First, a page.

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HealthUniversity
Dental hygiene students work alongside DDS students
Dental hygiene student Alisha Lee teaches dental students Cindy Tashiro and Taylor Purks different brushing methods. As part of the curriculum change, dental hygiene students work alongside dental students in the clinic. (Photo/Hannah Benet)

USC’s dental hygiene program transforms to serve a new generation of students

The Herman Ostrow School of Dentistry of USC has reshaped its dental hygiene program to focus more on collaboration, adapt to new technology and better prepare graduates for an ever-evolving world.

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Science/Technology
air pollution monitoring and babies
When air pollution levels are high, a smartphone app developed by USC researchers will suggest actions to reduce exposure levels, such as recirculating air in the car or taking a suggested alternative driving route to reduce exposures. (Illustration/iStock)

How harmful is air pollution to developing brains? New study will assess its effects

A wristband-app combination — developed by USC Viterbi and the Keck School of Medicine of USC — will monitor prenatal exposure to harmful gases and suggest strategies to keep newborn brains safe.

Science/Technology
Cary Frydman neurofinance professor
Cary Frydman created the first classes in neurofinance offered at USC Marshall. The new field combines knowledge from neuroscience and psychology to better understand constraints on economic decisions. (Photo/Courtesy of Cary Frydman)

Through neurofinance, students can unlock how our brains drive certain financial choices

Cary Frydman, an associate professor at USC Marshall, describes how this emerging field can explain financial decision-making and influence economic policy.

Science/Technology
Ray Goldsworthy deaf music cochlear implant
Raymond Goldworthy was one of the first children in the United States to receive a cochlear implant in 1988 and later went on to become a scientist dedicated to helping the hearing impaired. (Photo/Ricardo Carrasco III)

Scientist wants to help people with hearing loss gain access to music

A cochlear implant helped Ray Goldsworthy regain his hearing. Now, he’ll use his research — and a $2 million grant from the National Institutes of Health — to help others with implants connect to music.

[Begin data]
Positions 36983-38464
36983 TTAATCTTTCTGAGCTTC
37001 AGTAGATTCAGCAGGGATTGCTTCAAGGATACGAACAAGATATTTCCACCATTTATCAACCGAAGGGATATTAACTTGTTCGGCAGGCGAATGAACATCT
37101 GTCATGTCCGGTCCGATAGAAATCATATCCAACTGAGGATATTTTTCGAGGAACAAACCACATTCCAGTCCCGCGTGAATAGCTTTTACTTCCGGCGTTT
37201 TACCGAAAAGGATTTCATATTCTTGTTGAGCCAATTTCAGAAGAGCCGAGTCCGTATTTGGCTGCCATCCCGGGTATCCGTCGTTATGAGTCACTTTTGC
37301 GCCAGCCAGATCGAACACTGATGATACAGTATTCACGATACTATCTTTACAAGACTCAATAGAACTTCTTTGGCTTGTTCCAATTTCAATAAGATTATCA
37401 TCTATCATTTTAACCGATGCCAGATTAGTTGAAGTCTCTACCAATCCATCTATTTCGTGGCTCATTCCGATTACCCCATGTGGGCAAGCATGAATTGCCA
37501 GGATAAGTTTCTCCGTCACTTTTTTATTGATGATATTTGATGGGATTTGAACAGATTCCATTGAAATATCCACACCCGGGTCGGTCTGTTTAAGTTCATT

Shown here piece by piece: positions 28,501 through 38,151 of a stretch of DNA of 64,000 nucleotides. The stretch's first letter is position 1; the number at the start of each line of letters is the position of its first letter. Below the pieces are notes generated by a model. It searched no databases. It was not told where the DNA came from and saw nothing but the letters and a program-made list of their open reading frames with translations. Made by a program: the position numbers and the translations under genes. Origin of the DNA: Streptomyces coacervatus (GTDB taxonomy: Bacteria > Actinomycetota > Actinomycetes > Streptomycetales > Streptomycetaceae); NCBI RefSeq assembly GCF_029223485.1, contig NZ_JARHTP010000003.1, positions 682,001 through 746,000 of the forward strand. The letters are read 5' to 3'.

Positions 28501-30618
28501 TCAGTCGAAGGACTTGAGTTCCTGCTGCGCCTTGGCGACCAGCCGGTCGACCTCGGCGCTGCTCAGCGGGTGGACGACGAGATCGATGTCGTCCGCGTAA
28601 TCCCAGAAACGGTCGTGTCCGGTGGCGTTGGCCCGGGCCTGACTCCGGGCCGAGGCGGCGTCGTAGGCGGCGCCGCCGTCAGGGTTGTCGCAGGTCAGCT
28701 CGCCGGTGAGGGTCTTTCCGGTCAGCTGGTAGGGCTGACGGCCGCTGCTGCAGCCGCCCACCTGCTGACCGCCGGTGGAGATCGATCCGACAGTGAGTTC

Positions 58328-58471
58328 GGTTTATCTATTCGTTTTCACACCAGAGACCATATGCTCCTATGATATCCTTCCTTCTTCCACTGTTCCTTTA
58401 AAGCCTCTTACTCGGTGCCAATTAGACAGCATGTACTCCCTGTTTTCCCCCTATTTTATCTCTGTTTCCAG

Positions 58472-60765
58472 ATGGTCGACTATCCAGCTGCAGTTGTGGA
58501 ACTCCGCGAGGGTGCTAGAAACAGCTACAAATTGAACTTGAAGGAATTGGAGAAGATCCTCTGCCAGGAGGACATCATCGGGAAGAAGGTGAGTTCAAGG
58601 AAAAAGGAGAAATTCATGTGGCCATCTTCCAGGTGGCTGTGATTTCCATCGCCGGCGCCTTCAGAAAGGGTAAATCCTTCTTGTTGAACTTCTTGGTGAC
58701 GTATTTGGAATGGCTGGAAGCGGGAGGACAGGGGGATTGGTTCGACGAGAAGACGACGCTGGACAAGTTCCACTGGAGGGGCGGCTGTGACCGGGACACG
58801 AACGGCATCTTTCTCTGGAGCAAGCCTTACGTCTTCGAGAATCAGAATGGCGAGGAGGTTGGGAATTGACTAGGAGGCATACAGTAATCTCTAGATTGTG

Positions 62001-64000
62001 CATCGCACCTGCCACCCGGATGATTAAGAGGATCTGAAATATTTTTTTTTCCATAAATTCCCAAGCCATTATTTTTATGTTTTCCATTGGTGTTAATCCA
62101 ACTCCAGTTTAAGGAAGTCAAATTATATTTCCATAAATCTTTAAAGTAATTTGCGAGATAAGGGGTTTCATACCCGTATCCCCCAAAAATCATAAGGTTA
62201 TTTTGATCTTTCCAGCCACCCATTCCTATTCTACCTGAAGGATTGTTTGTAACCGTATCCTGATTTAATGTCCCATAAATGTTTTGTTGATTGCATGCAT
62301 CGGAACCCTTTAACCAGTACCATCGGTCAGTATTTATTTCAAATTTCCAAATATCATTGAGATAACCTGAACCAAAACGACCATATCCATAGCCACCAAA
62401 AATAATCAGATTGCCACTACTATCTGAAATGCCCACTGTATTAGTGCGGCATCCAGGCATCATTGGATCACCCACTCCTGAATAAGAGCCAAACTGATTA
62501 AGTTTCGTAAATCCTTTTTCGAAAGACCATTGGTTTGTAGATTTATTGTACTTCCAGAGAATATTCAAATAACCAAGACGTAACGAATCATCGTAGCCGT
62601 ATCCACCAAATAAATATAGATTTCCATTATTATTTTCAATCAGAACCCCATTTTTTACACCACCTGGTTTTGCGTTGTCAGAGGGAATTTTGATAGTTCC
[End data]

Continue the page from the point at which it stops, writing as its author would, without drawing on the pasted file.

Science/Technology
AI bias natural language generation
USC experts analyzed a natural language generation system and found more frequent manifestations of bias against women, black people and gay people than men, white people and straight people. (Illustration/iStock)

As AI moves into content creation, researchers aim to battle its biases

AI systems like natural language generation are only as good as the data that trains them, and USC Viterbi experts want to uncover why and how that data can be biased against women and minorities.

ArtsScience/Technology
Assal Habibi musical training brain development
Assal Habibi has done extensive research on how musical training is beneficial for brain development. Her latest study focuses on children who are learning music and speak more than one language, as compared to children who know just one language. (USC Photo/Gus Ruelas)

USC research reinforces music’s impact on the developing brain

A $450,000 grant from the National Institutes of Health will help USC Dornsife’s Assal Habibi advance her studies into how musical training boosts childhood brain development.

Arts
Inda Craig-Galvan
Inda Craig-Galván has done sketch comedy at The Second City and The Groundlings, has a Black Theater Alliance Award & Joseph Jefferson Award nomination, wrote for The Rookie, edited How To Get Away With Murder in addition to being a playwright. (Photo/Courtesy of Inda Craig-Galván)

Whether writing plays or TV dramas, this USC alum embraces her voice

Inda Craig-Galván, who has worked as both an acclaimed playwright and a TV writer, credits her master’s from the USC School of Dramatic Arts with opening her eyes to new writing opportunities.